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04 Chasing The American Dream

Is it so much to ask for? Just a little taste of it...

My name is Lola. I live in Jackson Heights, Queens but I am not Spanish. It’s not too much to say that more than 99.99% of the population here are of Spanish descent. I live in this tiny apartment with my boyfriend who hailed from Olsztyn, a city in northeast Polska or Poland in English, where I'm from too. I met my boyfriend, Krzysztof, at a bar back home where we worked and became sweethearts, up to now.

The first time I heard of the word ‘New York’, I got the chills! I mean, imagine living in such a big city like New York City to earn American dollars, instead of złoties! And I’ll get to try American hotdogs, besides pierogi and bigos! It was Krzysztof’s idea to come here, to New York City. It got me all excited!

‘Dobre szczęście’ or in English, good luck! All our friends and relatives kept saying it to us. Tak, we needed it. New York is a big city, we will need it!

Never would I have known that I would end up living in such a small apartment with leaks in the kitchen, problems with the Mexican neighbors who kept playing Mérengue music over and over again at 12 midnight when they just finished their twelve-hour shift. I also didn’t know I wouldn’t be able to obtain certification in school because they require social security number. The only school I can go to is English school because all they care about is more students mean more money. Nor had I known that I would have to work six days a week just to buy groceries and have quarters for the laundromat. Luckily, I have Krzysztof to help me pay the rent. After all, we’re in this together.

I'd also never have thought of finding myself work at a delicatessen, owned by another immigrant—my Korean boss. Meanwhile back home, the ones who served me at coffee shops were the elderies who worked part-time there just to fill their spare time. Not a means to meet the ends, exactly what I’m doing right now.

My boyfriend’s situation is no different. He works for a construction company owned by another Polish immigrant. The difference between him and my boyfriend, well, he has all that’s needed to make a living, legally.

The other day, a lady who comes to the deli every morning for her coffee—light with half-and-half, no sugar—asked me again the same question she asked me last week and the week before, “Why are you working here? You’re still young. Can’t you find a job you can call career or perhaps, school?” I kept in silence, just nodded and gave her a sour smile. Or more precisely, bitter. Yeah, it fits more into my life’s description... bitterness.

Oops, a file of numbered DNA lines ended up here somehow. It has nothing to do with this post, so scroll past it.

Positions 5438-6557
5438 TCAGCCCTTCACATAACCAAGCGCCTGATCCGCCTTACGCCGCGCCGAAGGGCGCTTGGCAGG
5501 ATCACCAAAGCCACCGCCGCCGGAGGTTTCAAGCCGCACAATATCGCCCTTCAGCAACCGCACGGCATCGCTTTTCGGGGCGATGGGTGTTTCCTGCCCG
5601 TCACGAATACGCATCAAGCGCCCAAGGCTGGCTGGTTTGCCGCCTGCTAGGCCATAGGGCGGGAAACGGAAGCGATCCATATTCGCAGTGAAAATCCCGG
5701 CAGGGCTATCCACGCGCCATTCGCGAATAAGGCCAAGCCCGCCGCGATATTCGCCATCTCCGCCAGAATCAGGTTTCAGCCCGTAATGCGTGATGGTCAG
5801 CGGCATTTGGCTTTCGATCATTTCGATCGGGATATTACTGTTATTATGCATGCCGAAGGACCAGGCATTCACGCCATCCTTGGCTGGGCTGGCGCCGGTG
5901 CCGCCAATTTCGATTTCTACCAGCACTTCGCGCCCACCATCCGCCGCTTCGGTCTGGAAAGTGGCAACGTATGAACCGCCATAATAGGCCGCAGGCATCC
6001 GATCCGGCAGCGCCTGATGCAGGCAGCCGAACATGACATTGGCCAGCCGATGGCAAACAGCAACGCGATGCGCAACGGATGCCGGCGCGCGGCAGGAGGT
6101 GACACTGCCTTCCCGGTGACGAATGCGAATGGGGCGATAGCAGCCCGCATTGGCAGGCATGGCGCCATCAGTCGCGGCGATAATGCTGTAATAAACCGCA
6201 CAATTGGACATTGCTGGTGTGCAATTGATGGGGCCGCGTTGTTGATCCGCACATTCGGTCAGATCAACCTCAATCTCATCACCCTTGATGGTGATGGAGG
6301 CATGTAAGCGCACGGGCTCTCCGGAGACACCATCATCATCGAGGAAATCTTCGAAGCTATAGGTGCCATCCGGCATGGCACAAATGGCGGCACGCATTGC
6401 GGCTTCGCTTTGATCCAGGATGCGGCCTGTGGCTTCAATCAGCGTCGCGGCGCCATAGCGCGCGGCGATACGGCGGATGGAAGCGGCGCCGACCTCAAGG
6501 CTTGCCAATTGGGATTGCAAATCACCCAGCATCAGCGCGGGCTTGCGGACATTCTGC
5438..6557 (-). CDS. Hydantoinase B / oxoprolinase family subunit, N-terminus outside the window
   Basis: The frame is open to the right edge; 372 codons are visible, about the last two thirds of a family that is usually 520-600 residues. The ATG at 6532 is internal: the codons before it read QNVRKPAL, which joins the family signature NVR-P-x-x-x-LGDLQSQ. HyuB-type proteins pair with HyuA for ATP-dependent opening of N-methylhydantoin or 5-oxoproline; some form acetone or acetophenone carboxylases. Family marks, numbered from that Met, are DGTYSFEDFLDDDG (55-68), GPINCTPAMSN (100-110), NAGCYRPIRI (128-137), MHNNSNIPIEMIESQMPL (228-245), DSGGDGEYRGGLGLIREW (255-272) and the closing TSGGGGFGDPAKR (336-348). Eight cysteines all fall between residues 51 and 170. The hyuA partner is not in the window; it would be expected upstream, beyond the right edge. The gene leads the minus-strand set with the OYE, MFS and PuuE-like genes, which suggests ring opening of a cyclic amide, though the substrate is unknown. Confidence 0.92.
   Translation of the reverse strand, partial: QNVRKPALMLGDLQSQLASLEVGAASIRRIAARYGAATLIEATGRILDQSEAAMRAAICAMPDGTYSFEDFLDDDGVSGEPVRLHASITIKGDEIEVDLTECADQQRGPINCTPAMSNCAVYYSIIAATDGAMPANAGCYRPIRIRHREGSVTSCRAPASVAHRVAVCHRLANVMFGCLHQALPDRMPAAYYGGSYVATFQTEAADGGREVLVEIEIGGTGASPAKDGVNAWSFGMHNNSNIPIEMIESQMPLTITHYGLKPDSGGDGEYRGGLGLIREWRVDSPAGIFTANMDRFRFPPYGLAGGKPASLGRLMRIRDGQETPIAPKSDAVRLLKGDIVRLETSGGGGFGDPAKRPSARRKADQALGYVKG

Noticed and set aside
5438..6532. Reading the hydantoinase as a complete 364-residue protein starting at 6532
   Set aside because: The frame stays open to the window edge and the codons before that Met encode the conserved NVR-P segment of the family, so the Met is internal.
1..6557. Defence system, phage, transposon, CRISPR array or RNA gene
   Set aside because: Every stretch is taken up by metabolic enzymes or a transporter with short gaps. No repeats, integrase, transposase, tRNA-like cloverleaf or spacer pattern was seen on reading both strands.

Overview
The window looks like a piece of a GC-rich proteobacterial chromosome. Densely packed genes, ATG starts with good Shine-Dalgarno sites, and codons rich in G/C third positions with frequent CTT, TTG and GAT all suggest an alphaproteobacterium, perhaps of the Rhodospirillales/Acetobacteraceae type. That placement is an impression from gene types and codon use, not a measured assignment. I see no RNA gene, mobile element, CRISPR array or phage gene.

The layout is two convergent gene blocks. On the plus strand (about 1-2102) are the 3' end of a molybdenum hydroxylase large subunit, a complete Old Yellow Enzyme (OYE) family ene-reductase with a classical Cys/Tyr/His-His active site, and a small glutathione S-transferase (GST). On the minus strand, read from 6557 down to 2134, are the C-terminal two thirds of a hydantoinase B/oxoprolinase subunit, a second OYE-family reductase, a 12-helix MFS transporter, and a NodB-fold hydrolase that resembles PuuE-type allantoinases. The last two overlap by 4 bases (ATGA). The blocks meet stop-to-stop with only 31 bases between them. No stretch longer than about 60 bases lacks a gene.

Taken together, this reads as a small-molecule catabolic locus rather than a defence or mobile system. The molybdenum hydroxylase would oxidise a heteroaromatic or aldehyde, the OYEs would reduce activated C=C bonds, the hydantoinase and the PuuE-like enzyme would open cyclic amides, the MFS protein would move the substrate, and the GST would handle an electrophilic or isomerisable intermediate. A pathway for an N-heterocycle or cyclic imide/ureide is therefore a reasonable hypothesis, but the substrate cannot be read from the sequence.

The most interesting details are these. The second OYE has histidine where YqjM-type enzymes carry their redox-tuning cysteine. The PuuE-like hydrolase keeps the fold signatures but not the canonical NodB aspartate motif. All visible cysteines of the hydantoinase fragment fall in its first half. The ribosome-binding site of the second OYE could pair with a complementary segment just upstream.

I can’t have a proper job, not even at a fast-food restaurant, because the only places that would take me are restaurants owned by other immigrants such as the ones in Chinatown, but I don’t speak Chinese. I can’t go to college because I don’t have the proper papers. I can’t even get an I.D. because in order to get it, you need to have a number and I don’t have it. I can’t be naturalized because who’s gonna sponsor me? My boyfriend? Well, he’s in the same boat.

People like my customers or boss’ daugther ask me what my plans are for the future. I tell those I feel comfortable with that I would like to go either to the U.K. or any European country. From what I’ve heard, the latest news said the immigration over in Europe had agreed upon letting immigrants from countries like Poland some kind of asylum that would let Polish people like me move and live there legally. That’s something I can look forward to achieving one day. If not, I would like to have my own American dream—a place I can call home with nice things in it, like flat-screen TV, living room set, a chandelier, and children—they will be born as American citizens therefore will make me feel a part of America. And of course, more money. Maybe a bank account would be nice, something that I don’t have, for now.

Is it so much to ask for? After all, I’m just one of the 10 million undocumented immigrants that are here to make an honest living. I’m not here to harm anybody or take away jobs from the Americans. I’m also here not to work and take the money out of the US. I’m here to chase my own version of American dream.

“I gave my country what I love the most, my children. We love USA.”
—Salvador Ardon - from El Salvador, 24 years without citizenship in the U.S.

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P.S. All characters written here are fictional. Any coincidental event is unintentional